Saturday, February 08, 2020

Kidney Saga part 14

I woke up in pain on Wednesday morning. My left arm was killing me because I'd taken a nap on the couch and somehow slept on it wrong while Eric had cleaned the bedsheets. I wasn't entirely exhausted then, though, and felt mentally in a better place.

Eric gave me a bowl of grapes before I went to bed, and I woke up repeatedly in the night and reached over and took one, thus killing the thirst I was having from the fluid restrictions. It was nice.

The medicines I take in the morning are enough to turn me into a zombie for a few hours, at best, and put me into a virtual sleep coma at worst. The main medicine takes away my immune system so the lupus stops attacking my kidneys. The Satan Spit prevents other infections from attacking my lungs while I have no immune system. The presnisone does both jobs and many more unwanted jobs while I try to step up the first medicine. I also have a ton of medicines to keep my heart pumping, since that's also a concern. All of them together make me extremely weak and shaky. And the side effects are ghastly.

On Wednesday my insurance company called and I had a long talk with a representative about how KADLEC had treated me and whether or not I was satisfied by the care and attention I was getting. My insurance, Ambetter Coordinated Care, was purchased on the exchange (Obamacare) and seems to be a company absolutely determined to make people healthy instead of make a ton of profits. For me, both the hospital and the insurance actually seem to care that I'm getting better and neither consider me to be just a consumer of a product. That makes a ton of difference in how I feel, healthwise. If it continues, I might actually get through this.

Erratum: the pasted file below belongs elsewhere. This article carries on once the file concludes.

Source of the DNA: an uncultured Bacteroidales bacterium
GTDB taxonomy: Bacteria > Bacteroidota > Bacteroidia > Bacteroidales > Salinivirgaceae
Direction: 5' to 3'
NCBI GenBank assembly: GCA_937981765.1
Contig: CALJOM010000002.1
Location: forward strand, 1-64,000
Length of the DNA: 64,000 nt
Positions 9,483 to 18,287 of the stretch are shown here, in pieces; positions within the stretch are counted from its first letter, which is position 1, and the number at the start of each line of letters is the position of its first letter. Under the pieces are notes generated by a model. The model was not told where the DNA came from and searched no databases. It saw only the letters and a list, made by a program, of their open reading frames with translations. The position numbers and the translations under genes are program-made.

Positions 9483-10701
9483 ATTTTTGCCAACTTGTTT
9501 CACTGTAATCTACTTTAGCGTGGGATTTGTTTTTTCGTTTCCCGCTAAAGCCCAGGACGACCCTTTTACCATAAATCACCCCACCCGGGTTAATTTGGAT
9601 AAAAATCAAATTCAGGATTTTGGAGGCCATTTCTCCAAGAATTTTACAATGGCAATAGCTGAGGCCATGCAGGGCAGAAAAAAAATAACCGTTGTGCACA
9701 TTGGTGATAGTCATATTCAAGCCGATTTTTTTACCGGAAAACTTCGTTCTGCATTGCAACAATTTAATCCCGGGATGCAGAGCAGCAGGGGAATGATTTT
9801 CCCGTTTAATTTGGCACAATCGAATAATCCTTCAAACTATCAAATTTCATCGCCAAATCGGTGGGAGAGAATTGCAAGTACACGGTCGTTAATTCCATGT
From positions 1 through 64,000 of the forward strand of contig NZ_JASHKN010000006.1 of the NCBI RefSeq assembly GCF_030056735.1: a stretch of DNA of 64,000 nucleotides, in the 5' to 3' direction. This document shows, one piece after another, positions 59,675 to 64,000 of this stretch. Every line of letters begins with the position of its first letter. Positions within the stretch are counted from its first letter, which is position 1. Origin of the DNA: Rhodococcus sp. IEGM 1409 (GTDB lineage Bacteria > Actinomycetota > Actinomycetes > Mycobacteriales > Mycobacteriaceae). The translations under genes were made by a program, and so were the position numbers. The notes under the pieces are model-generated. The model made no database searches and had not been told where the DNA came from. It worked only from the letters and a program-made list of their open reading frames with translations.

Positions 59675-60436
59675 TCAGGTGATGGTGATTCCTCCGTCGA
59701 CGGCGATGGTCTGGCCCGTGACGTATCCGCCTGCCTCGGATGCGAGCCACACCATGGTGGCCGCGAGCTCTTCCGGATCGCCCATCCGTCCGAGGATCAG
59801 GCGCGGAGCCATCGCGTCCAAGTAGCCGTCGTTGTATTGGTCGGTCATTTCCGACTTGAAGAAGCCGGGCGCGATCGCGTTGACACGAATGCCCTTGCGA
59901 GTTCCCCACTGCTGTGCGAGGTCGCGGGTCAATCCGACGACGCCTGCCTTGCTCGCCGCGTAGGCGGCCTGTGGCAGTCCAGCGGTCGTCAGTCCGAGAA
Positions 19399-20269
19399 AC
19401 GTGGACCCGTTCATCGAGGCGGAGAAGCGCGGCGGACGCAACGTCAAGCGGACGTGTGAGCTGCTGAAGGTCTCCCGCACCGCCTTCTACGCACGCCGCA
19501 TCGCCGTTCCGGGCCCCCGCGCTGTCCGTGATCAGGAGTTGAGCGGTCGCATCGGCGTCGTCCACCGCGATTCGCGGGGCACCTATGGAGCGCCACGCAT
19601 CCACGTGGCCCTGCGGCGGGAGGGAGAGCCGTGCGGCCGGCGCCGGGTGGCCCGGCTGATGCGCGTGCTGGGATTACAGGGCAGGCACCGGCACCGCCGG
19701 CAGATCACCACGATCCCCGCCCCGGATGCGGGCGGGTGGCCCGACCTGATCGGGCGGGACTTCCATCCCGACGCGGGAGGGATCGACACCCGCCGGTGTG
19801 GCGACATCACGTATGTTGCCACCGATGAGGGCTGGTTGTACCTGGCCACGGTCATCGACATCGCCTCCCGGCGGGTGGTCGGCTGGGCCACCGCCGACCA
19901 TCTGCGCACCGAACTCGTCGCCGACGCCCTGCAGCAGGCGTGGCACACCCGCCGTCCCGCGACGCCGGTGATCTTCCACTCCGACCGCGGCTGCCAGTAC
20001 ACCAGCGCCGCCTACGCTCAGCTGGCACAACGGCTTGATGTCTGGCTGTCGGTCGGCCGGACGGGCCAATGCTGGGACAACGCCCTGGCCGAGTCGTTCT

Wednesday afternoon, life started to get stressful again as we needed some supplies from the grocery store before the next snowfall hit, and the car wouldn't start. When it gets very cold, the battery on my car just doesn't like it and Eric couldn't get it to turn over. He hadn't put the battery tender on because he hadn't thought we'd need it. I called a neighbor friend who rushed over and took Eric to the store before the snow hit, THANK YOU SARA, and we got the needed supplies, thus saving me a lot of pain and suffering.

I had been a bit worried about Eric's mental state for awhile, but I started to really be concerned after this incident. He's not a trained caregiver. This has been dumped on him fairly unexpectedly. He's working. And while the nurses in the hospital had a ton of experience and could practically read my mind, he doesn't know what sick-Laura needs. So, please continue to spare a thought for him as he works out how to live and survive on this difficult road.

Full Kidney Saga